In the interest of national security, Carl Smith has put up with more than most.
He and his family live on the south end of Manhattan Avenue, across the street from one of MacDill Air Force Base's four entrances. As luck would have it, since the Sept. 11, 2001, terrorist attacks, the Port Tampa gate has handled security inspections for the base's commercial truck traffic.
So, on many mornings, trucks line up before dawn.
Engines idle. Trailers block driveways. Diesel fumes waft over porches.
"I'm wondering if the diesel is going to kill my plants," Smith said, pointing to a line of potted flowers.
He won't have to worry much longer.
As part of a $7-million project to renovate all of MacDill's entrances, the base is moving the Port Tampa gate a couple hundred yards east.
MacDill officials planned the changes without talking to Port Tampa neighbors _ a decision that irks some of them. But when Smith found out, he pressed his palms together and looked skyward.
"Yeaaa!" he said.
Most of the improvements will involve the Port Tampa gate and the main gate at the south end of Dale Mabry Highway.
The goal: Beef up security and grease traffic flow.
Guards will "be able to do more efficient inspections and we'll be able to clear traffic faster," said Bob Fisher, a civilian who manages MacDill's construction projects.
J. Kokolakis Construction of Tarpon Springs is expected to begin work in March and finish in a year, Fisher said. MacDill did not know specific work schedules for each gate, and Kokolakis officials did not return a call for comment.
The work was expected to begin last fall but was delayed because of a bidding dispute. One of six companies that failed to win the contract challenged the bidding process, but a court ruled in MacDill's favor, Fisher said. MacDill officials would not name the disgruntled company.
Base visitors will notice the changes during and after construction.
Near the Dale Mabry entrance, the tiny visitors' center will be torn down and replaced with a bigger one, a half block closer to the base.
Contractors will build a traffic circle at Dale Mabry and Marcum Street and double the number of security-check lanes heading into the base to four.
At times during construction, one incoming traffic lane will be closed. At least 5,000 vehicles a day use the Dale Mabry entrance.
The changes in Port Tampa will be even more dramatic.
The gate was built when the base opened in the 1940s but primarily has been used for special events, such as air shows, said MacDill spokesman Master Sgt. Chris Miller. After the terrorist attacks, federal officials mandated a separate entrance for commercial vehicles, so the Port Tampa gate came to life with portable concrete barriers and a small guard shack.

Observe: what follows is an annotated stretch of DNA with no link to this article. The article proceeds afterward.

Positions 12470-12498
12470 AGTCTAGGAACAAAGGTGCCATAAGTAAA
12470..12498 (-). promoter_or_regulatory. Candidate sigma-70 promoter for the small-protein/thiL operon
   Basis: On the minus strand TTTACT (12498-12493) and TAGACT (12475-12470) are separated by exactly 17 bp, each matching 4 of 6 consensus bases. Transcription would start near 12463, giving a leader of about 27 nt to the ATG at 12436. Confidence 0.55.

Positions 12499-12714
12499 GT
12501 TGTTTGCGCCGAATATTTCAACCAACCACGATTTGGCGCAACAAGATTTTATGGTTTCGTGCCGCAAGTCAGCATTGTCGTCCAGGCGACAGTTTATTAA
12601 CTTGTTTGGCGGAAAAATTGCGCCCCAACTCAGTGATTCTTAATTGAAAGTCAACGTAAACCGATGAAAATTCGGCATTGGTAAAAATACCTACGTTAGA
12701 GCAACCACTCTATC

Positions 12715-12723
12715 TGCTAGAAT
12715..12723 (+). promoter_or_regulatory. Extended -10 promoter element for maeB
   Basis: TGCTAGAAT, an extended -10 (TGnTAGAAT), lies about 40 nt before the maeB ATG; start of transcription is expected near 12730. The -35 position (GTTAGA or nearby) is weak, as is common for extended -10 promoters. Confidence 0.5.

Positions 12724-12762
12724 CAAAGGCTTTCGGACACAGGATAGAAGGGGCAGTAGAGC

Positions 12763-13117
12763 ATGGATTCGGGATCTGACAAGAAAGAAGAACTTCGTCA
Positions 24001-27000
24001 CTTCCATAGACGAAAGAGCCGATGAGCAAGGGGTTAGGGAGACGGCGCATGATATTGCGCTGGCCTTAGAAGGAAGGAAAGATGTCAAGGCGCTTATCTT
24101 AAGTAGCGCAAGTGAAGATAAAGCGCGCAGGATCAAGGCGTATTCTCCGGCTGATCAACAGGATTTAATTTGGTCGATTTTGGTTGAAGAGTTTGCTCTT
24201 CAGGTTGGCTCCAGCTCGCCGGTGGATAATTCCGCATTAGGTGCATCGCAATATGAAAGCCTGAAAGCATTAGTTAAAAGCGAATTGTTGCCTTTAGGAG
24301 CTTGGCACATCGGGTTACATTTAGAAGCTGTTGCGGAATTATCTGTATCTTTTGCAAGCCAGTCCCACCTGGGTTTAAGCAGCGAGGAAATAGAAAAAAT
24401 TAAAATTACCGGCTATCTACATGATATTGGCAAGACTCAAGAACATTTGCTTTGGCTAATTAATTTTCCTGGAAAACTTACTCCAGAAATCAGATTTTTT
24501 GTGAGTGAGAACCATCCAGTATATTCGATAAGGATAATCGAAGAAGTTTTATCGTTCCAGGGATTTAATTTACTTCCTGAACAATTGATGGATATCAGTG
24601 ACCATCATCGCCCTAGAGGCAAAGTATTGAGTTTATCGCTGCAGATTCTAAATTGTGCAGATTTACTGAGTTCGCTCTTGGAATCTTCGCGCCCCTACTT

The gate's sudden usefulness has had some downsides.
A dozen houses line that stretch of Manhattan. And about 60 families live in the Bay Mobile Home Park, at the corner of Manhattan and Interbay Boulevard.
For the past two years, some 250 to 300 trucks a day have been using the Port Tampa gate, at times forming lines that stretch to Interbay.
Some truckers arrive before the gate opens at 5 a.m.
"I'm like, argh," said resident Jami Cannon. "I just put the pillow over my head."
The new gate will be just east of the mobile home park, with the entrance road shooting 550 feet south of Interbay Boulevard along an abandoned railroad corridor.
A waiting area will accommodate up to 16 trucks.
Mobile home park residents don't seem to mind the change.
"Anything for Uncle Sam," said Buddy Young, who lives in a motor home 30 feet from the future entrance road.
The road will be buffered by a noise-muffling berm about 6 feet high, Fisher said.
Despite a generally positive reaction, a whiff of resentment lingers about MacDill's plans.
MacDill should have done the neighborly thing and communicated its plans to the public early on, if not sought input, said Scott Davis, president of the Port Tampa Civic Association.
After learning of residents' concerns, base officials decided to present the plans at Tuesday's civic association meeting.
Better late than never, Davis said.
_ Ron Matus can be reached at 226-3405 or matussptimes.com.